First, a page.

Opening your mailbox to a letter addressed from the Supreme Court of the United States is a great way to kick off your first day of being a full-time entrepreneur – especially when the back envelope flap reads, “Chambers of Justice Ruth Bader Ginsburg.” More than two years later, we still vividly remember that day.
Pre-COVID, we started a monthly documentary club of all women. Similar to a book club, each month’s host chose a documentary for us all to watch, and then we’d meet up for dinner, wine and a full discussion about the film. In November 2018, we watched RBG, the documentary exploring Ruth Bader Ginsburg’s life and career. Soon after, we all met up for a screening of On the Basis of Sex, the biographical film based on her life and early court cases. While we had always known of RBG, learning more about her life’s work fired us up and inspired us to create our first ARCHd illustration – the RBG dissent collar trio.
Contrary to what some people think, these are not “cute necklaces.” They are jabots, which Ruth Bader Ginsburg wore to feminize her Supreme Court Justice robe. She once explained, “The standard robe is made for a man because it has a place for the shirt to show and the tie. So, Sandra Day O’Connor and I thought it would be appropriate if we included as part of our robe something typical of a woman.”
As a tribute to RBG, this illustration features three of her jabot collars. The first is her notorious “dissent” collar, which she wore when sharing a dissenting opinion for the Supreme Court. The second was one she openly considered her favorite – and one she happened to wear to President Barack Obama’s first address to a joint session of Congress 😉. The second collar is paired with the copy, “When there are nine,” which was RBG’s response to the question, “When will there be enough women on the Supreme Court?” The third collar is our favorite of hers, with its jeweled tribal pattern. We paired it with the quote, “Be your own person,” which stemmed from a piece of advice her mother gave her, encouraging her to be an independent woman.
We turned this first illustration into a piece of wood art and set of marble coasters. And because it was inspired by the Notorious RBG, we decided to send a sample of each to her Supreme Court office, along with a letter telling her how much she had inspired us and thanking her for all her work in fighting for gender equality. We figured there was a slim chance that a package of wood and marble would actually make it through the Supreme Court security, much less to RBG herself. But, why not take a chance?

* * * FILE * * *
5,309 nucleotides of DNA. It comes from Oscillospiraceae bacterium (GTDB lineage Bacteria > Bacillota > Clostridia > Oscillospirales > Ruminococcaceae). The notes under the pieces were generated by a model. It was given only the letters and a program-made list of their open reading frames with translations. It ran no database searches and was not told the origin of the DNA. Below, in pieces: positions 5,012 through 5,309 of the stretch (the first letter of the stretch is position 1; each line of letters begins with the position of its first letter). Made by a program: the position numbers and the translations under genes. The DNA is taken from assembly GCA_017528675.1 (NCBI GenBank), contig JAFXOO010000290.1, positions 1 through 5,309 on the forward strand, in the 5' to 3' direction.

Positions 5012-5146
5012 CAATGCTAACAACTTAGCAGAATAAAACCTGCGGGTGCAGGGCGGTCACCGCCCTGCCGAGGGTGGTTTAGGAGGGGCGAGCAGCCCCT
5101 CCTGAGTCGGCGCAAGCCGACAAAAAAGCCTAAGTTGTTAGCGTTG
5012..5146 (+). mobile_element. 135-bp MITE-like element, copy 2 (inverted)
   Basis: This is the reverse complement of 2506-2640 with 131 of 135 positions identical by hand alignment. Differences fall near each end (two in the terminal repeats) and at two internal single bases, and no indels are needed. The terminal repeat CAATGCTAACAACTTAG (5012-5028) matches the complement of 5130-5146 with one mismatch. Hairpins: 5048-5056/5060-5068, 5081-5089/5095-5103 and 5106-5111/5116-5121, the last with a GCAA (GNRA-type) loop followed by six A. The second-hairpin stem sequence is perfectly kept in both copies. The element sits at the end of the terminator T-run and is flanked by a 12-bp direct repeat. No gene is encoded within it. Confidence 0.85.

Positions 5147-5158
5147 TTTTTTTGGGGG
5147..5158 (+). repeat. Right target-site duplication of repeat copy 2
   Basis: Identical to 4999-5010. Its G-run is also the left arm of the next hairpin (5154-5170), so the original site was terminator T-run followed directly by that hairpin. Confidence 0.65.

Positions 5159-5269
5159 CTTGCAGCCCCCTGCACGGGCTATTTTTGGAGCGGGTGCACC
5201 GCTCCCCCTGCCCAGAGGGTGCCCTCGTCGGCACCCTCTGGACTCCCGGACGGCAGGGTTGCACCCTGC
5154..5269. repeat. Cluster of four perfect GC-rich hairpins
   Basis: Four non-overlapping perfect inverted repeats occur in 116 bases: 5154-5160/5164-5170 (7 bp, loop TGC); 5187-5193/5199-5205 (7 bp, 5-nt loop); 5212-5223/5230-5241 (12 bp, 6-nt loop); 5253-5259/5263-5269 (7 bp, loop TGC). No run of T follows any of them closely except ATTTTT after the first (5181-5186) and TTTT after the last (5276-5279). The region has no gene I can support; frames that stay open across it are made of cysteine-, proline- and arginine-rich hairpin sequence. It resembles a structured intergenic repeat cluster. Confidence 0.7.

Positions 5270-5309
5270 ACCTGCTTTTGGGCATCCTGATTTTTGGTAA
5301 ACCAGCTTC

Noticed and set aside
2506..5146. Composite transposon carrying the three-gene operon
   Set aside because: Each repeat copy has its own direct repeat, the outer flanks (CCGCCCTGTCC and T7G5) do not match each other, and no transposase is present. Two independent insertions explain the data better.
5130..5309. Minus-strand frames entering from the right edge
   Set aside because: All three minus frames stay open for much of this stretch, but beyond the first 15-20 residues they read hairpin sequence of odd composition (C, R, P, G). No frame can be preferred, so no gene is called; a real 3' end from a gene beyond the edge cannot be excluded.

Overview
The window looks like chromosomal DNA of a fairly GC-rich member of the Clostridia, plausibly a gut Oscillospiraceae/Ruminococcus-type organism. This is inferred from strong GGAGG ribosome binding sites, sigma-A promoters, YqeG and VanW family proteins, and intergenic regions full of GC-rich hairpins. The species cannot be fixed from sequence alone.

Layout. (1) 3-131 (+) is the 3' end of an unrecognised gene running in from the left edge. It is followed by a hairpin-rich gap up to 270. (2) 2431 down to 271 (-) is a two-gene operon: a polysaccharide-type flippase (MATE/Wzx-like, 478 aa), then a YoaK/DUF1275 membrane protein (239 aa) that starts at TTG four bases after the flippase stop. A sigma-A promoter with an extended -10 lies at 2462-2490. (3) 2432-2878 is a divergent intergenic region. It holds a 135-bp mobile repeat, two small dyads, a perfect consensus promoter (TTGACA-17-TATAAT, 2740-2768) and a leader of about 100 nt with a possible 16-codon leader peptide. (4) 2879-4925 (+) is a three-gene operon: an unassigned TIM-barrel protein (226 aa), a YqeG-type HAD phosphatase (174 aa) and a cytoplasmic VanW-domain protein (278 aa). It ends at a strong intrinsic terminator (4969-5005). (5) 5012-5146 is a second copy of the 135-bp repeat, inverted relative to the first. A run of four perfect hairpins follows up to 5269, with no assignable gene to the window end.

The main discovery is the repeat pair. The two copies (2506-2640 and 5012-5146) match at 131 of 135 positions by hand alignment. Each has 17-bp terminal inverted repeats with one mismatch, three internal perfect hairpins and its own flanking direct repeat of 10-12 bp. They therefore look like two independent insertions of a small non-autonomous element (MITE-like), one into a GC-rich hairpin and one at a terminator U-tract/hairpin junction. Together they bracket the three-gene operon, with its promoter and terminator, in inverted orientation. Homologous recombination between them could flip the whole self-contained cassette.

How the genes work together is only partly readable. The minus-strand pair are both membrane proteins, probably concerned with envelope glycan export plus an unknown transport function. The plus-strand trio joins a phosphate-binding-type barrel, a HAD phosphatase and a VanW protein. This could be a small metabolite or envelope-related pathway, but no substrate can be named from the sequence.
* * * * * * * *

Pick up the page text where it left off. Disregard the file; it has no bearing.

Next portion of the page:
Prior to July 31, 2019, ARCHd was a side hustle. Then, on our first day as full-time entrepreneurs, we received this letter in our mailbox.
As soon as we saw the return address, our hands started shaking. And as soon as we tore open the envelope and read RBG’s handwritten message to us, we both cried. THE SUPREME COURT JUSTICE RUTH BADER GINSBURG wrote us a HANDWRITTEN note, thanking us for the art we had sent her and saying she would be displaying OUR art at her home and in her chambers.
We had mailed our package to her on a Monday, and the letter was postmarked back to us by that Friday. We will always remember how a woman who had the weight of the world on her shoulders took the time out of her day to hand write a note to two women in Tennessee. Talk about “empowered women empowering women.” Receiving a note from her taught us the importance of being kind, appreciative and thankful to those you inspire. Whether it’s taking the time to personally thank our supporters who leave us positive reviews; including thank you notes with every order; giving back to organizations who are making a true difference; or creating a full collection featuring various women who motivate us, that small act of appreciation from RBG has inspired us in so many ways across our business.
Looking back, one of the texts we sent our friends after receiving her letter that day read, “Immediately changing our business model to art of cool women.” Her letter inspired us to create and focus on our feminist illustration collection, which of course started with RBG herself.
Practically her entire life, Supreme Court Justice Ruth Bader Ginsburg was a warrior for women’s rights and gender equality. Her passing was a devastating blow, but her legacy will live on. We will always celebrate her and continue her fight for equal rights by loudly voicing our dissent when others try to infringe on those rights. And, we hope to inspire others to join us in that fight.
With thanks and every good wish,
Kristen & Lindsey Archer